U-M leaders remind students to remain vigilant against coronavirus


The number of COVID-19 cases among University of Michigan students has declined significantly over the past two weeks, but people still need to wear masks and take other precautions to control the coronavirus’ spread, university officials said in a Nov. 3 email to students.

The message from Martino Harmon, vice president for student life, and Robert D. Ernst, associate vice president of student life for health and wellness, and executive director of University Health Service, came the same day the Washtenaw County Health Department’s two-week stay-in-place order for U-M undergraduate students expired.

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Harmon and Ernst thanked students for their efforts to keep the community safe. They said even with the positive progress, it’s important to remain vigilant.

“Across the state of Michigan and nationally COVID-19 cases are on the rise,” they wrote. “Even within our own campus and near campus communities the rate of new cases remains high despite the improved trends outlined above. For this reason, we ask for your continued effort to control the spread of COVID-19 by wearing face coverings, practicing social distancing and staying home when sick.”

In a Nov. 2 press release, the health department said cases associated with U-M now represent 33 percent of the county’s total number, compared with 60 percent when the stay-in-place order was issued Oct. 20.

Harmon and Ernst said while the order was in place, public health response teams were able to improve response times for case investigation. The occupancy rate of U-M Quarantine & Isolation Housing also improved considerably, they said.

Overall, the number of cases in Washtenaw County remains high, according to the health department. Washtenaw County reported more than 6,000 confirmed and probable cases of COVID-19 as of Nov. 2. Its weekly test positivity rate increased to 3.8 percent.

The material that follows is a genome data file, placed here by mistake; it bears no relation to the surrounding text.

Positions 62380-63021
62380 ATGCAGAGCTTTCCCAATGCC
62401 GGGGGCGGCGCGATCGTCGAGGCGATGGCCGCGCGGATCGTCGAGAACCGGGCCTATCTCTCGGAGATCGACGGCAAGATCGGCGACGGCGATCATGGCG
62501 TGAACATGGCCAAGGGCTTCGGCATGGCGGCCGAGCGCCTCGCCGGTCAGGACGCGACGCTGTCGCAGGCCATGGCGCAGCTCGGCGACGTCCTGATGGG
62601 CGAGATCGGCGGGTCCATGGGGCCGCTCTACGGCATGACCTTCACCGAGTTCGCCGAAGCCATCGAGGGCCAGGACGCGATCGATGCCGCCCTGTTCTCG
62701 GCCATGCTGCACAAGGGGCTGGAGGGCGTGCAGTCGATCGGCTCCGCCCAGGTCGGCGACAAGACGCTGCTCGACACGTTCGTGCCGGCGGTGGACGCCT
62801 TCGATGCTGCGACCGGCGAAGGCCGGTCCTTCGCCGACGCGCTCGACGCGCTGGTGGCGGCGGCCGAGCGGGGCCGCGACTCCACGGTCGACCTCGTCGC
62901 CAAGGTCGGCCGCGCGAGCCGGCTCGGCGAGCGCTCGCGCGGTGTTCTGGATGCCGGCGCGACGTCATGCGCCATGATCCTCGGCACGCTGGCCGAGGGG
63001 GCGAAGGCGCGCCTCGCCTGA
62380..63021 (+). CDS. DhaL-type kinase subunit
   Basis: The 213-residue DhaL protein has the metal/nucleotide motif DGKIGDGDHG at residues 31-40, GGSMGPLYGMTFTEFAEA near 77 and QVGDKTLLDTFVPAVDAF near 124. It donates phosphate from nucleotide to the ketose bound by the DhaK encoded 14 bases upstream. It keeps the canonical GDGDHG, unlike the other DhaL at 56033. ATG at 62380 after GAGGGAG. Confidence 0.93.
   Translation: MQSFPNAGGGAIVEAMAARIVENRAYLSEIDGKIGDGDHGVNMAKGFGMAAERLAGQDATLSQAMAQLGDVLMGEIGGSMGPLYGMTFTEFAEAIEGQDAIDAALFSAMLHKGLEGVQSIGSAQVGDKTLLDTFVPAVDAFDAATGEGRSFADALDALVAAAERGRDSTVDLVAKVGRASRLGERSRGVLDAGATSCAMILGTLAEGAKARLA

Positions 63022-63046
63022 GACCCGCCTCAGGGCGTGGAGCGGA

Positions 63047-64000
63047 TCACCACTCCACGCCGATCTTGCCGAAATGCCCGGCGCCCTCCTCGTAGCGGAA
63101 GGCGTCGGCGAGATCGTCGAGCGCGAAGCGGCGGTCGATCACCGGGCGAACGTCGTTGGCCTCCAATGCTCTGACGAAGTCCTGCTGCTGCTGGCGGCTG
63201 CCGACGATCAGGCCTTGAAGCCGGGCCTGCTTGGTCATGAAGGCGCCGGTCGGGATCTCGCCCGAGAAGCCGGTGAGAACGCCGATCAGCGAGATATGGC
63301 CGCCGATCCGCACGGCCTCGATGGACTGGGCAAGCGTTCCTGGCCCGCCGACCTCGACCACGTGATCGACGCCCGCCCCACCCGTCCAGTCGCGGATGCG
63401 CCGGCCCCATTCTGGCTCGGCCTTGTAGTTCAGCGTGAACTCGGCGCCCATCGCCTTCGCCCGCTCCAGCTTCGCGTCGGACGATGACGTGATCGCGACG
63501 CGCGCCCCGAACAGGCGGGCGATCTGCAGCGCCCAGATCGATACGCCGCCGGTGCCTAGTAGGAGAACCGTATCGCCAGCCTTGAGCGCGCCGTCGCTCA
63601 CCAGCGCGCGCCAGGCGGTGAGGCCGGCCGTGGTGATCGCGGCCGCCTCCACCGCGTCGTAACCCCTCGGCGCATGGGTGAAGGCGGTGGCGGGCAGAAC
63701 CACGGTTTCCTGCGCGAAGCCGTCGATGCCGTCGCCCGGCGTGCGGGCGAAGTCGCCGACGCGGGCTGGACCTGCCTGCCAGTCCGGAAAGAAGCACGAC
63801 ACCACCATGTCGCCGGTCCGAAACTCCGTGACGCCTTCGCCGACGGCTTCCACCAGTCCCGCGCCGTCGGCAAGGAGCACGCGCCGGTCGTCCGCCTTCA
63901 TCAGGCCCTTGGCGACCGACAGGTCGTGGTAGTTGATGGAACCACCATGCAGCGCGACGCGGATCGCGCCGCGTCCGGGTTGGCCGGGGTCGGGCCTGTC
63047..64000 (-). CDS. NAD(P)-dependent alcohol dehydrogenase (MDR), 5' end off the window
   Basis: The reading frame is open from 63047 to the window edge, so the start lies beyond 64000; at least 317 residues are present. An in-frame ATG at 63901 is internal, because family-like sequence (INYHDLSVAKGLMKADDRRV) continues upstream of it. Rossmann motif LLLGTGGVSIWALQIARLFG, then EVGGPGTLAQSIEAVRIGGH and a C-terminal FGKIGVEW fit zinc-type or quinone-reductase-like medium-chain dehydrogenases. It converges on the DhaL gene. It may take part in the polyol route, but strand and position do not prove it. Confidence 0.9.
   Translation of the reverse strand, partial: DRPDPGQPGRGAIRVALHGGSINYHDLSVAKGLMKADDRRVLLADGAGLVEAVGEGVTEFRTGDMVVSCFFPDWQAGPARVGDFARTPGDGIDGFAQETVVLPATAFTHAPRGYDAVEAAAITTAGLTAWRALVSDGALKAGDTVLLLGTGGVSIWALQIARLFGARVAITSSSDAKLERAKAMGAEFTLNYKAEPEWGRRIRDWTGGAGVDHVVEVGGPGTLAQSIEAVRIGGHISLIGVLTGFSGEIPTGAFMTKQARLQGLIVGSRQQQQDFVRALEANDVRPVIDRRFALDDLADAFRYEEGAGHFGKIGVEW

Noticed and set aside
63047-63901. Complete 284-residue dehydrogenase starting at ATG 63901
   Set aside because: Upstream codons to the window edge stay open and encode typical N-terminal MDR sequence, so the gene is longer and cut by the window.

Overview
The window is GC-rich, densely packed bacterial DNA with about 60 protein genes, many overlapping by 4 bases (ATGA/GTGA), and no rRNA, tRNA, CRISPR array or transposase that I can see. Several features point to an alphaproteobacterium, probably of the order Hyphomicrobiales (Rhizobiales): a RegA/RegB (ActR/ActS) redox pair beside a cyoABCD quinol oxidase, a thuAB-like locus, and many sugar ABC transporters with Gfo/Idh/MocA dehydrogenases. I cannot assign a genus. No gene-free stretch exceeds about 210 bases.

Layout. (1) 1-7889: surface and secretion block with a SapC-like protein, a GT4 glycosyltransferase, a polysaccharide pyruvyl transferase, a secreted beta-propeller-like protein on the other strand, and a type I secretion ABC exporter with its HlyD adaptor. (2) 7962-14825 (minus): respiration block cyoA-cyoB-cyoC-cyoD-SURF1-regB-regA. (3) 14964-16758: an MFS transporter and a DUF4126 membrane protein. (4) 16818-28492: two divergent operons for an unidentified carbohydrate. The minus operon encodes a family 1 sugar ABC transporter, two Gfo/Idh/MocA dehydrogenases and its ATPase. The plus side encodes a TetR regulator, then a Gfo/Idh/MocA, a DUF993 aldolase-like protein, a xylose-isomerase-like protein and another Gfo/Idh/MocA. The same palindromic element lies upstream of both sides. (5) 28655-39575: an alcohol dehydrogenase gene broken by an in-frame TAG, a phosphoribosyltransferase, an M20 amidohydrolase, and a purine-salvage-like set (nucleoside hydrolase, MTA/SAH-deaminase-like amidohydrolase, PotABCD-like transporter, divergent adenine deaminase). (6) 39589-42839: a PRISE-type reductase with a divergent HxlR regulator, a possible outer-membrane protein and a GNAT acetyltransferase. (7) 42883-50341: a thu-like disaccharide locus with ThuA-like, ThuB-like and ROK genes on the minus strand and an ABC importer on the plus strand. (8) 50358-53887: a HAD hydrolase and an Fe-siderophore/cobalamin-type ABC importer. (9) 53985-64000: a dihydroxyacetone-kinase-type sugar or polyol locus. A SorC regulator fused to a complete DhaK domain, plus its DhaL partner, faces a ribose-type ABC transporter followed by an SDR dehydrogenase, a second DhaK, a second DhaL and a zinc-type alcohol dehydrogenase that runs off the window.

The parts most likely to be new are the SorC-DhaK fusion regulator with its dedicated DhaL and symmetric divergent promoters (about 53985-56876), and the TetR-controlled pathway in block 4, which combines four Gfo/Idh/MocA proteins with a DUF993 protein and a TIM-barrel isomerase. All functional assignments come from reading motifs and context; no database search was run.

The county said that since most COVID-19 cases continue to be related to social gatherings and events without preventative measures, limiting social gatherings is critical to keeping new case numbers lower.

Harmon and Ernst noted in their email that the stay-in-place order was paired with various measures from the state, including limits on table occupancy in restaurants and on the sizes of outdoor and indoor gatherings. In addition, restaurants are now required to collect customer contact information to assist with any contact tracing that may be necessary.

U-M has established a required departure protocol for students living in residence halls, and testing also is strongly encouraged for students living off campus. The protocol asks that students schedule a COVID-19 test prior to leaving campus for the semester and report their results to the university.

 “Also important is the need for enhanced social distancing upon arrival at your final destination,” Harmon and Ernst wrote. “This is particularly important if you have recently traveled, attended gatherings with others outside of your household, or if you will be in contact with vulnerable individuals at your permanent residence.”


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